KKR Follows Ares in Converting to Corporation

U.S. tax reform was the “long-awaited catalyst” for private equity firms to adopt the corporate structure, considered a pathway to higher share prices.

 KKR Co-CEO Henry Kravis. (John Taggart/Bloomberg)

KKR Co-CEO Henry Kravis.

(John Taggart/Bloomberg)

KKR & Co. announced Thursday that it will convert from a partnership into a corporation, becoming the second publicly-traded private equity firm to make the switch after the U.S. lowered the corporate tax rate at the end of last year.

In a statement, co-chief executives and co-chairmen Henry Kravis and George Roberts said the new structure, which takes effect July 1, is meant to “broaden our investor base, simplify our structure, and make it easier to invest in our shares.”

Although becoming a corporation will cause KKR’s performance-related income to be taxed at the corporate rate, the change could also make the firm eligible for inclusion on stock indices, which could benefit its share price.

“We believe this change, together with continued strong performance, will increase our ability to generate significant long-term equity value for all of our shareholders,” Kravis and Roberts said.

[II Deep Dive: How Henry Kravis Raised KKR’s First Dollar]


KKR’s decision follows a similar announcement made by private equity firm Ares Management in February. In a statement at the time, Ares chief operating officer and chief financial officer Michael McFerran said converting into a corporation would “simplify our structure, broaden our investor base, improve our liquidity and trading volume, and provide a more attractive currency for strategy acquisitions.”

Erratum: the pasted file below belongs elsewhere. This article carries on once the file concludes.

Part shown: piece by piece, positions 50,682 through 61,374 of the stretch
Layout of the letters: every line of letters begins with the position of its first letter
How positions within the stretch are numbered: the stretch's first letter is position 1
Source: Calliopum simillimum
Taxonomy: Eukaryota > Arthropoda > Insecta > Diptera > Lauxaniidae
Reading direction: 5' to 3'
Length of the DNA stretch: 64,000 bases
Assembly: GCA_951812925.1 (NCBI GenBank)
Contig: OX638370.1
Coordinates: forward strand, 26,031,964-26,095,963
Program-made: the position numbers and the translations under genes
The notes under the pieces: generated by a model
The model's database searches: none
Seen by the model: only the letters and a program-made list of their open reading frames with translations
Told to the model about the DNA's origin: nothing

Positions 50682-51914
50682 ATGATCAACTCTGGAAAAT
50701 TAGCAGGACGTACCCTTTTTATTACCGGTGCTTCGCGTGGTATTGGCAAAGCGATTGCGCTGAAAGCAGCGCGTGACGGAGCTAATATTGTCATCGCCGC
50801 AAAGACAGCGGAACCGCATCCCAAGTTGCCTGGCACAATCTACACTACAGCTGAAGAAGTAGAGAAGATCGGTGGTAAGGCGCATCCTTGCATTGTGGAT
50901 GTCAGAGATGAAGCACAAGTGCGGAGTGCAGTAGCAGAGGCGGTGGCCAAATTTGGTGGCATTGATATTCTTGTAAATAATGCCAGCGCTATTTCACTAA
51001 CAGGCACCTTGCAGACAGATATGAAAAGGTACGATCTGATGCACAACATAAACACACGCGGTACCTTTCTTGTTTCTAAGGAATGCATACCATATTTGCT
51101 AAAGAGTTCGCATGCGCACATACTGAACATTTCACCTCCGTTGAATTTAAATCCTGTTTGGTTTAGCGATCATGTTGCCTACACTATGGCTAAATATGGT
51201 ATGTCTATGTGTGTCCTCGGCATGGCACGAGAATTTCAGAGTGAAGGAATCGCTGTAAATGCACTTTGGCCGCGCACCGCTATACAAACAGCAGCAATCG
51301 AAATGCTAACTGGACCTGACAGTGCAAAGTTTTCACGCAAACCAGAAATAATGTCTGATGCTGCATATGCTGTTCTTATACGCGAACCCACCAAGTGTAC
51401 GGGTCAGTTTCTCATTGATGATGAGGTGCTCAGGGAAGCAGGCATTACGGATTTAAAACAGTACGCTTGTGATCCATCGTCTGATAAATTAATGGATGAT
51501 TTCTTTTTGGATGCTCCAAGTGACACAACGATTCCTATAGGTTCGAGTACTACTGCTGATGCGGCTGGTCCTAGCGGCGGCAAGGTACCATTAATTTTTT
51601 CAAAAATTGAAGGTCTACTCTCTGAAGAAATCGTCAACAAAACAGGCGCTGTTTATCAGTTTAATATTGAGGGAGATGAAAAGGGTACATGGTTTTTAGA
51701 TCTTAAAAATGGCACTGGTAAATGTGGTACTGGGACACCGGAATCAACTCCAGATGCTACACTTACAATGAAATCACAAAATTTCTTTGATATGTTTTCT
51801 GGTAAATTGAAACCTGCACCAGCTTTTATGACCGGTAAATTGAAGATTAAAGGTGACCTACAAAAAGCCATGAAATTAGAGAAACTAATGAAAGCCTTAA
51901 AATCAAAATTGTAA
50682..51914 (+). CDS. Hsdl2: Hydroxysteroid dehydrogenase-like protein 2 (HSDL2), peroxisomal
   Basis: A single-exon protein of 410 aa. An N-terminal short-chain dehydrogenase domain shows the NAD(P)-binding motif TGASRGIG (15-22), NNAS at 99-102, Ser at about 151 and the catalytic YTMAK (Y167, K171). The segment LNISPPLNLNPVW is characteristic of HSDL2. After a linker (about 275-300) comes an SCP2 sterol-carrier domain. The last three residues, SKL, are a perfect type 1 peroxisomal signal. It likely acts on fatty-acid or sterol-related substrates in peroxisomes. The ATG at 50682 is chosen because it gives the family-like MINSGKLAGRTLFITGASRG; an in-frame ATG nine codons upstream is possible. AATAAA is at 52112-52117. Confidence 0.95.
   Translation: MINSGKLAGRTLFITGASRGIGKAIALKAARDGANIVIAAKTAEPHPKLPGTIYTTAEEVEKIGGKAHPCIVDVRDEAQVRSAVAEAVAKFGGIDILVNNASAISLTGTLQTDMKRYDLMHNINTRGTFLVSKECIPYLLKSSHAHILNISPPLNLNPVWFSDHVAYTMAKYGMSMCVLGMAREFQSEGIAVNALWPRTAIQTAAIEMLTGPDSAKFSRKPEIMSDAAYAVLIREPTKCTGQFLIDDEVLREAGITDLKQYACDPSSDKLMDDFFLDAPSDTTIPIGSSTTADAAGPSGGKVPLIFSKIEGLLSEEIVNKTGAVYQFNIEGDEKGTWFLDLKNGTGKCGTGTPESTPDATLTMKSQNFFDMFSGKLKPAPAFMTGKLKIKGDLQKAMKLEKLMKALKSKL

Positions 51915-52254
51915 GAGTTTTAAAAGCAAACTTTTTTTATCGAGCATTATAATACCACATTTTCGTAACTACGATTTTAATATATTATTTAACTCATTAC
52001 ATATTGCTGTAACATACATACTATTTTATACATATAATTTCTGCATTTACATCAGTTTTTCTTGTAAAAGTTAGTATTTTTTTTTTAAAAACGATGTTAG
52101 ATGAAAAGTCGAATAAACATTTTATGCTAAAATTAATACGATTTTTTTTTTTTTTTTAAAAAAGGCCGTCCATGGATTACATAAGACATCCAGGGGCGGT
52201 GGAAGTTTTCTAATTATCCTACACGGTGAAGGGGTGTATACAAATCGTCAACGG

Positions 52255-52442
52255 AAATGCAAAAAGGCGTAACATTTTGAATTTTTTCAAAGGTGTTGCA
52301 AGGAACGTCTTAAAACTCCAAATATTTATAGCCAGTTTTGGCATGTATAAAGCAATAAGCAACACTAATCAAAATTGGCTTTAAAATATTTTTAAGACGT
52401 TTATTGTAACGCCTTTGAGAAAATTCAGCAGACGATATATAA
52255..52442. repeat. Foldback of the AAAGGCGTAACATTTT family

Following Ares’ announcement, PitchBook analyst James Gelfer published an analyst note examining the possible advantages and disadvantages of the move, as well as how likely other private equity firms were to follow in Ares’ footsteps.

“While Ares and KKR have both taken the plunge of converting from a partnership to a C-Corp, other firms are adopting a wait-and-see approach to gauge whether the move is actually worth it,” Gelfer said in an updated statement Thursday. “The common hypothesis is by switching to a C-corp PE firms could become eligible for indices and therefore gain exposure to new investors by being included in retail products, potentially leading to higher valuations.”

According to Gelfer’s analyst note earlier this year, the prospect has long been discussed as a possible solution to the belief that private equity firms’ shares are “perpetually undervalued,” but none dared to make the “irreversible” change until the Tax Cuts and Jobs Act reduced the U.S. federal corporate income tax rate to 21 percent from 35 percent.

Gelfer said Ares was well-suited to the corporate structure because it has a relatively low proportion of income from performance fees compared to other publicly-traded private equity firms. The move is “likely untenable” for firms like Carlyle Group and Blackstone Group, as they rely heavily on performance fees, according to his note.

“Apollo is the firm that most closely matches the profile, but CEO Leon Black has recently downplayed the possibility being unimpressed with Ares’ stock performance following its conversion,” Gelfer said in Thursday’s statement. “Until the hypothesis is proven, it could be awhile until we see another firm become a C-Corp conversion.”

So far, Ares has not appeared to have benefited much from the change into a corporation. Its stock closed at $22.50 per share on Wednesday, down slightly since the firm announced its conversion on February 15.